This blogger has come across a new publication in international intellectual property (IP) law and practice titled “TRIPS and Developing Countries: Towards a New IP World Order?” edited by Professors Gustavo Ghidini, Rudolph J.R. Peritz and Marco Ricolfi. The publishers of the book Edward Elgar Publishing have posted the following description of the book:-
“TRIPS reflects the dominant view that enforcing strong intellectual property rights is necessary to solve problems of trade and development. The global ensemble of authors in this collection ask, how can TRIPS mature further into an institution that supports a view of economic development which incorporates the human rights ethic already at work in the multilateralist geopolitics driving international relations? In particular, how can these human rights, seen as encompassing a whole ‘new’ set of collective interests such as public health, environment, and nutrition, provide a pragmatic ethic for shaping development policy? Some chapters address these questions by describing recent successes, while others propose projects in which these human rights can provide ethical ground for influencing the forces at play in development policies.
This stimulating book will strongly appeal to policy makers, academics, and students seeking to understand how the ‘new’ human rights can inform efforts to reconfigure intellectual property rights as an engine for fair and just economic development.”
Honourable Justice Prof. James Odek of the Court of Appeal has contributed a chapter to this book titled: “The Illusion of TRIPS Agreement to Promote Creativity and Innovation in Developing Countries: Case Study on Kenya”. Recently, the Journal of Intellectual Property Law and Practice (JIPLP) has published an excellent review of this book penned by fellow blogger Aurelia Schultz. In this review, Aurelia makes the following comments about Odek’s chapter in the book:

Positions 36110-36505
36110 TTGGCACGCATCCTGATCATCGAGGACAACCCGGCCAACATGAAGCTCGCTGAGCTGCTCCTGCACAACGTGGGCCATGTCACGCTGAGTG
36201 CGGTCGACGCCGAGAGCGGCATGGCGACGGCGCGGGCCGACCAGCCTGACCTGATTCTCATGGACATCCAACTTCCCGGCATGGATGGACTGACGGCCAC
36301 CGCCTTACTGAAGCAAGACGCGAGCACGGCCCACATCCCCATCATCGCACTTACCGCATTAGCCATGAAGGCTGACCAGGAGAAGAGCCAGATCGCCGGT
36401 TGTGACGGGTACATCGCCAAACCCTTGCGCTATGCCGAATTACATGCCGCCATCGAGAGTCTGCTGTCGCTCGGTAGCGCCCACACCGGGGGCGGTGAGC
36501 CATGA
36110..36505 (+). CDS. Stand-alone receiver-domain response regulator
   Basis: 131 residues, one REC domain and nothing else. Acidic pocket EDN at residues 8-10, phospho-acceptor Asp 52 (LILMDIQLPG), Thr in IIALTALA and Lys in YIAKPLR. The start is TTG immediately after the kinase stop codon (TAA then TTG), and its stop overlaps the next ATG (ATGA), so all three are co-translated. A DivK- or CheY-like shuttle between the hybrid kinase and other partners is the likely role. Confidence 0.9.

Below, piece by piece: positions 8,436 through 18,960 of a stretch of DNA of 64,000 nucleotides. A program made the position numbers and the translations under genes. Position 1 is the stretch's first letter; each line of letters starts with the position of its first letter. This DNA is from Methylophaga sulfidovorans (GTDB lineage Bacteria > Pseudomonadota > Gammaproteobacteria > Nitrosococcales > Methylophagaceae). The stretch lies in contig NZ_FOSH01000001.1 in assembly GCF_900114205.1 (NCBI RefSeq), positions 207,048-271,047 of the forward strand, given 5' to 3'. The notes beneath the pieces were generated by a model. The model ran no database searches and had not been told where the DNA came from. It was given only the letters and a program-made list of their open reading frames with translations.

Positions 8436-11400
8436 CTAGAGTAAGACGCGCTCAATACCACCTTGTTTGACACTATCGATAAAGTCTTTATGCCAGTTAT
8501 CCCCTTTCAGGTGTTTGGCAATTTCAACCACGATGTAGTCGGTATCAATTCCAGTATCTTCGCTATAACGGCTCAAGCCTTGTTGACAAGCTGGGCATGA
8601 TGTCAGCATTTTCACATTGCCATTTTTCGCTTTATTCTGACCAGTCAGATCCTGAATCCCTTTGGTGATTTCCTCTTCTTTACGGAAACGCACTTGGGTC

“The best chapter by far is by Justice James Otieno Odek of the Court of Appeal in Kenya. [it] is the longest chapter in the book but also the best written. Justice Odek’s language is passionate but not inflamed and accessible without being dull. The chapter has two distinct parts. The first looks in detail at the various standards for IP protection within TRIPS, discussing the deadlines and rules, the special deadlines and rules for developing countries and the extra special deadlines and rules for least developed countries. It also gives a succinct history of IP in Africa—hint: highly influenced by outsiders—and background on how Africa interacts with the world in the global IP debate—hint: highly influenced by outsiders. Justice Odek goes on to show how the requirements in TRIPS are misaligned with the sources of innovation.
The second part of the chapter analyses the growth of creativity and innovation by looking at Kenya’s private and public innovation sectors. This is a well-executed analysis that covers an array of sources for innovation. Justice Odek identifies thirteen innovation actors and gives concrete examples of organizations in these roles. The private sector portion is quite encouraging; the public sector portion rather disappointing, a situation Justice Odek proposes be addressed by increased collaboration between the two.
After his thorough analysis, Justice Odek categorizes strengths, weaknesses and challenges of the current system and provides some recommendations. The list of recommendations for improving innovation capacity found at the end of the chapter could easily be adapted to many other countries. Justice Odek’s chapter is a great culmination of the preceding articles and makes a fitting final chapter to the book. Perhaps this is part of the reason why the following and actual last chapter on public sector data feels so out of place.”
This blogger hopes that Odek’s work inspires further reviews, analyses and publications from Kenyans on this very important topic.